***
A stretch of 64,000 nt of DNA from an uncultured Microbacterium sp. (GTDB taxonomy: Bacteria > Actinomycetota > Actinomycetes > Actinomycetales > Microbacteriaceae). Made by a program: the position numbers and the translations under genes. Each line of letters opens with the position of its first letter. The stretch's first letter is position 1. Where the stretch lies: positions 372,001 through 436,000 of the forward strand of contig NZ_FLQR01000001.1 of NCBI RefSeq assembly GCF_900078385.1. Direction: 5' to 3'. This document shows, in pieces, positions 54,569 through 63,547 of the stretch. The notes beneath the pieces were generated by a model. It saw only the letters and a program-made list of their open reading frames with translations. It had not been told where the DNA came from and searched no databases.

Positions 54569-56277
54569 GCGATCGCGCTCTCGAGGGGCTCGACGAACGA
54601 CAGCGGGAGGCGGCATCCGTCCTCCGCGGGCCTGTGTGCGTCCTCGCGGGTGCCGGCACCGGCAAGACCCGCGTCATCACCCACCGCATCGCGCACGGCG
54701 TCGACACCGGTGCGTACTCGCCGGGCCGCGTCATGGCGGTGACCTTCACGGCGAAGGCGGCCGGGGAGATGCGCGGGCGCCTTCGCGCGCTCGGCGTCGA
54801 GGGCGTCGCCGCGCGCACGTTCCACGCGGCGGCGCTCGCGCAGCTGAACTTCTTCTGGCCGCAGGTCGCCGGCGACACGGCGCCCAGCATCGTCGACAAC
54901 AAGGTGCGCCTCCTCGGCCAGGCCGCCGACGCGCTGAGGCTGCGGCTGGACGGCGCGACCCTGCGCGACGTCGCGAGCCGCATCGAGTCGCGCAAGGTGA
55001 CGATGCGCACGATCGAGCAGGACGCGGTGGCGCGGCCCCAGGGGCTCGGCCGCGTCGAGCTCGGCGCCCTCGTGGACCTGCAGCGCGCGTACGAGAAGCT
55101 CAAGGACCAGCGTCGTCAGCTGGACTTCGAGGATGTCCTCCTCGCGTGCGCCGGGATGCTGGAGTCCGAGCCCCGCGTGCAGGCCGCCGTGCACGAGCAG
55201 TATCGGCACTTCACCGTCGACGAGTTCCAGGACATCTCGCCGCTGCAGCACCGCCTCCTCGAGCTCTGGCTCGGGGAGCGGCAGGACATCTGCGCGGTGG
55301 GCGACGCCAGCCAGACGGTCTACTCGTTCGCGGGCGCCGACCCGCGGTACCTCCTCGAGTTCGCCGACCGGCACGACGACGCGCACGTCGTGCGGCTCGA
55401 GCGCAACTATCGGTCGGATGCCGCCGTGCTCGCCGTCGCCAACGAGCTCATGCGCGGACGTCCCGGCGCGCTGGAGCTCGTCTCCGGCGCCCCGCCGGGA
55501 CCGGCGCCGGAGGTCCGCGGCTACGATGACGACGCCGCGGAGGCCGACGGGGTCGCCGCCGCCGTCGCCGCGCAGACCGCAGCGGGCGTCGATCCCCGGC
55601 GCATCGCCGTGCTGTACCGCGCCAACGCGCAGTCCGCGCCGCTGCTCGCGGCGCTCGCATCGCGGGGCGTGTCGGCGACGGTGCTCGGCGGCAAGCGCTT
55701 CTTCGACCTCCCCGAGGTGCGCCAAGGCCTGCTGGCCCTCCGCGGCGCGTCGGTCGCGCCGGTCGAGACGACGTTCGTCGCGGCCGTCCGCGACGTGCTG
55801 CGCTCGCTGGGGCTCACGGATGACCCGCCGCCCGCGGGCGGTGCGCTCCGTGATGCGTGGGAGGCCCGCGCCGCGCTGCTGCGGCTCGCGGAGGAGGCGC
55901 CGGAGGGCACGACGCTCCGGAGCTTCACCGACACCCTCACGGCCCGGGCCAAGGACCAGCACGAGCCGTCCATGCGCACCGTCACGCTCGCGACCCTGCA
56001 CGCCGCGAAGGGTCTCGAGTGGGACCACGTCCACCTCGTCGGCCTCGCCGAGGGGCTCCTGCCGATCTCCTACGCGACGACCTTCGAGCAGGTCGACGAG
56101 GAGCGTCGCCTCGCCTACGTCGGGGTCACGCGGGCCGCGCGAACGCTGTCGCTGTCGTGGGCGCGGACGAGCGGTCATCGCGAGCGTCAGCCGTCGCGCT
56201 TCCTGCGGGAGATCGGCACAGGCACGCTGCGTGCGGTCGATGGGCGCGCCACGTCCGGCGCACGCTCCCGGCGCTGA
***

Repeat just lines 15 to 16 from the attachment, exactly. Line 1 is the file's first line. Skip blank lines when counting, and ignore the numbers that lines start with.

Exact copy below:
55701 CTTCGACCTCCCCGAGGTGCGCCAAGGCCTGCTGGCCCTCCGCGGCGCGTCGGTCGCGCCGGTCGAGACGACGTTCGTCGCGGCCGTCCGCGACGTGCTG
55801 CGCTCGCTGGGGCTCACGGATGACCCGCCGCCCGCGGGCGGTGCGCTCCGTGATGCGTGGGAGGCCCGCGCCGCGCTGCTGCGGCTCGCGGAGGAGGCGC